Ritchie essentially takes what would have been your average revenge thriller and totally turns it on its head by doing things that you don’t see in traditional firepower and fisticuffs filled action pics. Sure, there is all the mayhem any serious action fan can handle but Ritchie also glosses it over with wonderous story telling and deep characterization that grace the film. Sure this is a Statham joint, and make no mistake it is, but Ritchie spends ample time on everyone else and gives them all their chance to shine in the narrative.
Wrath of Man is an english language remake of the French film Le Convoyeur (2004) or Cash Truck and here we are introduced to the mysterious and methodical character known as H (Statham). H enlists for a job at an armored car company that is tasked with transporting millions of dollars every week in LA and after a string of hits, the bossman Terry (Eddie Marsan) decides to increase the level of security and employs H who is teamed with Bullet (Holt McAllany) and Boy Sweat Dave (Josh Hartnett) to help transport the loot and hopefully get it from point A to point B without incident. But, of course, there is incident and when their car is hit, Statham’s H bursts out into a veritable one man army as he takes out the criminals with steely eyed profiecency. It is here that his comrades begin to suspect that there is more to H then meets the eye.
As H’s colleagues begin to investigate who he really is, the audience is immersed into what is driving H’s character and what his endgame is. If you’ve seen the trailers then you know what I’m talking about but if you haven’t then I’ll save you from spoilers. Now on a mission of pure, unadulterated vengeance, H must figure out who he can trust and as this all leads to the ultimate finale where bullets and blood grace the screen like it’s free.
Like I said, this could have been a standard shoot ’em up, revenge pic but with Ritchie at the helm, he mixes things up and derails the narrative making it fresh and inviting for the genre. Ritchie also switches things up as he makes us get to know the bad guys as well as the supposed good guys and I say that because here there are no white hats and black hats just shades of gray. Even Statham’s H isn’t good by the standard defintion and he radiates anti-hero to the extreme as the only thing that seperates him from the men he’s going after is that he does have what resembles a certain code that he lives by. That doesn’t stop him from doing heinous things to heinous people though. Make no mistake, H is a as cold-blooded, if not more, then the robbers he wants to put down for good.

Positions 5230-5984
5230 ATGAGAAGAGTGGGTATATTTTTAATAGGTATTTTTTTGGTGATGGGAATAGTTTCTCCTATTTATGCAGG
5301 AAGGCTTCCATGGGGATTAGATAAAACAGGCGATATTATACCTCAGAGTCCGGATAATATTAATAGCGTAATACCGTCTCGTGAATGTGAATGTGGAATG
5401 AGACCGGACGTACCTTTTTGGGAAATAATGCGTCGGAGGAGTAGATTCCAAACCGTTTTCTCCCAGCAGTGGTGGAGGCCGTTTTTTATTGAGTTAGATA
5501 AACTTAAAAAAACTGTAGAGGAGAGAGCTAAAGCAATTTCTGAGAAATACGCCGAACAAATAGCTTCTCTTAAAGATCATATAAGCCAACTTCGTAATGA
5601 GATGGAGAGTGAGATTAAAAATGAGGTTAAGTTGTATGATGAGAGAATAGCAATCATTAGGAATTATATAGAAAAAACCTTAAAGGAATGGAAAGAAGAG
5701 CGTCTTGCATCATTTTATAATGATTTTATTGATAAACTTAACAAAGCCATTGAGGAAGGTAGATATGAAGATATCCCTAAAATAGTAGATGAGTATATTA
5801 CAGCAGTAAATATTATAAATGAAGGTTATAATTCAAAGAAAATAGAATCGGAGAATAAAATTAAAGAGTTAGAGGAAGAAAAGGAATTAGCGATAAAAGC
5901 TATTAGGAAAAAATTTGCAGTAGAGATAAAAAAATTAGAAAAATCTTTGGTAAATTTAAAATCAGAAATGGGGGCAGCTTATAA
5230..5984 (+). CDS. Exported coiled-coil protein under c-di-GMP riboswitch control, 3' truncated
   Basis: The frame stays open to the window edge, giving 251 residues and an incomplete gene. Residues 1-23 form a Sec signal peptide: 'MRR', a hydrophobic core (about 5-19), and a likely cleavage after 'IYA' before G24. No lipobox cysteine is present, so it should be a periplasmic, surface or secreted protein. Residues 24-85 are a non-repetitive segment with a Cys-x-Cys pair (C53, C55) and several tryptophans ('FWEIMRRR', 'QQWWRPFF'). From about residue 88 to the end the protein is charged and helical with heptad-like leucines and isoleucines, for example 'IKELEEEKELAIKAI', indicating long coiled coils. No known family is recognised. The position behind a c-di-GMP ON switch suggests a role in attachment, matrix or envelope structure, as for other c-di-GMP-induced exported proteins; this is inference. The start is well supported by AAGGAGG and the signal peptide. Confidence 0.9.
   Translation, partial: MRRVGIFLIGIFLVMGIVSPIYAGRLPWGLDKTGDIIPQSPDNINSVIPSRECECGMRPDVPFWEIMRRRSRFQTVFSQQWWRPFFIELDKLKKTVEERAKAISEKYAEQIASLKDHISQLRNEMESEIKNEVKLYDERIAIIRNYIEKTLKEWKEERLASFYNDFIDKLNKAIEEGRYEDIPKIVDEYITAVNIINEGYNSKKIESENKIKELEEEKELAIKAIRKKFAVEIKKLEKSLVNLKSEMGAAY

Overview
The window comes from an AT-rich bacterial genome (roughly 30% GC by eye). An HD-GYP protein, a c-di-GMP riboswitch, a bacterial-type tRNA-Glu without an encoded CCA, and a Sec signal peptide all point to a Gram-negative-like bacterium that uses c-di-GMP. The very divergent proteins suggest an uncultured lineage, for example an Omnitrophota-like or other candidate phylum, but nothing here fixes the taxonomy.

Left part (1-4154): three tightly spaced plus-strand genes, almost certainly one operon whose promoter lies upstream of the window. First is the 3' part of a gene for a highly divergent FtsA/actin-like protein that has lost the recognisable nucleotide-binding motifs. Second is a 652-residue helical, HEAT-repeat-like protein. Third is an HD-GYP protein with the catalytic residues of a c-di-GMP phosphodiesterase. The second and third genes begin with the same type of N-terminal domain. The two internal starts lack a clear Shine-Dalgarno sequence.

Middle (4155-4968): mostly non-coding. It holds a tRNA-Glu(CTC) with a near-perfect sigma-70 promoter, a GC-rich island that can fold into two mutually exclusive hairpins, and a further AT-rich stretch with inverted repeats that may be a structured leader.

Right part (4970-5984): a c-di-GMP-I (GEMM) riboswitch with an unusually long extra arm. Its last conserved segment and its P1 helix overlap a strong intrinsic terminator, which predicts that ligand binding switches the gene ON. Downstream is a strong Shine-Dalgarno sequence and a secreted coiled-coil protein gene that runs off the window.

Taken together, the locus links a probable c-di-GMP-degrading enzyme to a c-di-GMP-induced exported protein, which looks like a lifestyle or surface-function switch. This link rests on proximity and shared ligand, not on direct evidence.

This collaboration between Ritchie and Statham is entirely different then their past films as now there are no quirky scenes of humor and levity coupled with the visual flair that the director is known for. Instead, we are given a hard and unforgiving look at LA with the ugliest set of characters you will ever meet and there is no happiness and feel good times here. Aside from some choice one liners from Statham, this is a humorless film that is ugly and repulsive and I mean that in the best way possible. Wrath of Man channels the mood and visuals like the classics of the day including The French Connection and Serpico. We usually say that they don’t make films like that anymore but Ritchie and Statham have proven us wrong and this crime thriller is exhibit A.